These results expand on the findings of Cambridge et al,14  who tested only male participants performing resisted side stepping in a squat posture. Similar to us, they found an increase in the peak activity of the gluteal muscles when the band was moved from the knees to the feet. We also detected an increase in gluteal-muscle activity when the band was moved from the ankles to the feet. Consistent with our results, Cambridge et al14  noted an increase in the peak TFL activity when the band was moved from the knees to the ankles or feet but not when moved from the ankles to the feet. Our inclusion of women and our larger sample size may have contributed to the different findings between the studies. Our participants also demonstrated more hip flexion and forward trunk inclination in the squat posture than those in the study by Cambridge et al.14  Their participants maintained average squat positions of 24° to 28° of hip flexion and 15° to 16° of spine flexion compared with averages of 42.8° of hip flexion and 24.5° of forward trunk inclination in our study. The higher average of trunk inclination in our study may have been due to methodologic differences or to the inclusion of women. Women performed the side step in almost 8° more trunk inclination than men. Despite these differences in squat posture and the inclusion of women, the consistent findings with the band around the feet further strengthen the evidence for using this exercise posture to preferentially elicit gluteal activity. Our results also highlight differences in gluteal and TFL activity between healthy women and men.

Side stepping with the band around the feet targets the combined motions of hip abduction and external rotation and, therefore, may be an effective exercise method to counter the abnormal movement pattern of excessive hip adduction and internal rotation. This exercise might be particularly beneficial for individuals with weak hip abductors and external rotators, as has been noted in females with PFP1,2  and individuals with chronic hip pain.43

Whereas weakness may contribute to altered movement patterns, strengthening alone may not improve these patterns. As demonstrated by Willy and Davis,9  improved strength in the abductors and external rotators did not lead to changes in hip or knee kinematics during running. Instead, techniques such as gait retraining using a mirror for visual feedback were necessary to change kinematics during running.47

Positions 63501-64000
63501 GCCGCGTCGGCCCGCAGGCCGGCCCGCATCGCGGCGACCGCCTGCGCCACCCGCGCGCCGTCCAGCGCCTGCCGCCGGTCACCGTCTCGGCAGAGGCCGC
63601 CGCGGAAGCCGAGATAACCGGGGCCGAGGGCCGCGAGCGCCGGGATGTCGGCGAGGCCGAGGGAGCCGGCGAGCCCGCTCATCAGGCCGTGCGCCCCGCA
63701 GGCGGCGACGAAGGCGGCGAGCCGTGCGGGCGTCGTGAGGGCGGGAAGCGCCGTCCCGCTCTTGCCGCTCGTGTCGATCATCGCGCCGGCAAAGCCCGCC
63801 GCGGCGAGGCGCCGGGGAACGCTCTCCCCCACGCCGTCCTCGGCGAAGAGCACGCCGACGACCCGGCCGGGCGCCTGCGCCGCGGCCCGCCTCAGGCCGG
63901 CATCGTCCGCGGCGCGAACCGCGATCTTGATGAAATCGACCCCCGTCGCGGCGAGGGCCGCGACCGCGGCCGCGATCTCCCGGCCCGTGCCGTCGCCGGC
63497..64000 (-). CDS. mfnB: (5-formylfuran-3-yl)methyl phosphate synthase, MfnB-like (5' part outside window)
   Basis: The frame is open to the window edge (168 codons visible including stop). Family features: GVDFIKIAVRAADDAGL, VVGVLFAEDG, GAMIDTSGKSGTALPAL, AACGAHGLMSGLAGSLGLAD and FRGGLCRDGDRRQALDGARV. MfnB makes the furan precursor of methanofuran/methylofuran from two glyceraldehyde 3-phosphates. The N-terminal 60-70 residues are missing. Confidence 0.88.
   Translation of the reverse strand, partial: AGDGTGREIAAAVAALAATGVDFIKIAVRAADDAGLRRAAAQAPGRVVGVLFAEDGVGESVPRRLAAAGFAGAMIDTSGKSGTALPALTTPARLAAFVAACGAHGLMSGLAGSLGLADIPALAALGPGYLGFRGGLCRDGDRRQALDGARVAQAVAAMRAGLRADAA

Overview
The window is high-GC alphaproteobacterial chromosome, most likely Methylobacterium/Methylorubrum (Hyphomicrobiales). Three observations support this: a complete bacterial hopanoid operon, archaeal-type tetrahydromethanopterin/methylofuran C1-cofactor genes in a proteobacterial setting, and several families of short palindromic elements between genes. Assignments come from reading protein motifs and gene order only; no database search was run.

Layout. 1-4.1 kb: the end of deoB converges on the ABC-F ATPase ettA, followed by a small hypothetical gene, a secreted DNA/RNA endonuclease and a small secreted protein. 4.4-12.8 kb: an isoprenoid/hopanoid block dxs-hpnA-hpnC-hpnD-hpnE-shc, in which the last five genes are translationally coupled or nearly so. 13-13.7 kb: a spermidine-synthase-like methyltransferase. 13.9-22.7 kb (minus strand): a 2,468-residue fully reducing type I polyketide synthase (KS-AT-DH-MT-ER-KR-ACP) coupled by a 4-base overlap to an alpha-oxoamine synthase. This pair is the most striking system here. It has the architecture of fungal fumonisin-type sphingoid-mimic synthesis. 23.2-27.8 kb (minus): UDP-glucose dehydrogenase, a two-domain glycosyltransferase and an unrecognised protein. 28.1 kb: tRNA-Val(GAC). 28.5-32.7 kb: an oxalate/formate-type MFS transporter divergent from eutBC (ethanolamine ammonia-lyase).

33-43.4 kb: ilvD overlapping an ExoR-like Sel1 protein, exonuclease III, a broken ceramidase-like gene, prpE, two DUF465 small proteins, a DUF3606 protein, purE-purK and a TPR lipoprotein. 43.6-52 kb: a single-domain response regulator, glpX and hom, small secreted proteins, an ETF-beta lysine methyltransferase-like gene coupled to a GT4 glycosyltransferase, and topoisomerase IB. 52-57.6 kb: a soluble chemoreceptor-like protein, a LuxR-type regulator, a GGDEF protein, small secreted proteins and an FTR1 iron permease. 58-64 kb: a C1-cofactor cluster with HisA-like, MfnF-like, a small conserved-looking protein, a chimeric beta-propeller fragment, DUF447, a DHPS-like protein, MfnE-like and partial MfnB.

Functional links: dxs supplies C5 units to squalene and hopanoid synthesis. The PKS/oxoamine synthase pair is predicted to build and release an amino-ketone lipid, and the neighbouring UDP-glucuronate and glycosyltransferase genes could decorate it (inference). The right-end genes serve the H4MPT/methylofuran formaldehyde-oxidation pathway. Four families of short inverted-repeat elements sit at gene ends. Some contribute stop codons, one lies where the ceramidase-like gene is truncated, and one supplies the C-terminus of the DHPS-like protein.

Our study had limitations. First, all participants were healthy individuals without recent or current musculoskeletal impairments or pain. We selected asymptomatic individuals because pain can affect muscle-activation patterns.48  Second, we provided only basic cues about how to attain the squat posture and did not prescribe a preselected trunk, hip, or knee position. Third, we did not measure the resistance provided by the band and, thus, assumed increased torque was produced during the more distal band positions. This assumption was logical given that the step width was held constant for all the band positions and a more distal placement would result in both increased stretch and increased lever arm.

## CONCLUSIONS

Our findings highlight sex-specific differences in muscle-activation and movement patterns during resisted side stepping, as well as in the response to different band positions in the stance and moving limbs. These results expand the understanding of muscle activation during this exercise, thereby providing clinicians with evidence to support its selection. Compared with ankle band placement, resisted side stepping in the squat posture with the band around the feet elicited the greatest activity in the gluteal muscles without increasing TFL activity. This band placement is most appropriate when the therapeutic goal is to focus on muscle activation to resist hip adduction and internal rotation.

## ACKNOWLEDGMENTS

This study was supported by the Peter Paul Career Development Professorship (Dr Lewis), research grant K23 AR063235 from the National Institute of Arthritis and Musculoskeletal and Skin Diseases of the National Institutes of Health (Dr Lewis), and a research grant from the North Dakota Physical Therapy Association (Dr Berry). The content is solely the responsibility of the authors and does not necessarily represent the official views of the National Institutes of Health.

Preliminary results of this study were presented at the 2015 Combined Sections Meeting of the American Physical Therapy Association; February 2015; Indianapolis, Indiana.

We thank the members of the Human Adaptation Lab, and in particular Maureen Ogamba, for assistance with collecting and processing the data.

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.
a

Portions of the Methods section were adapted with permission from Berry JW, Lee TS, Foley HD, Lewis CL. Resisted side stepping: the effect of posture on hip abductor muscle activation. J Orthop Sports Phys Ther. 2015;45(9):675–682.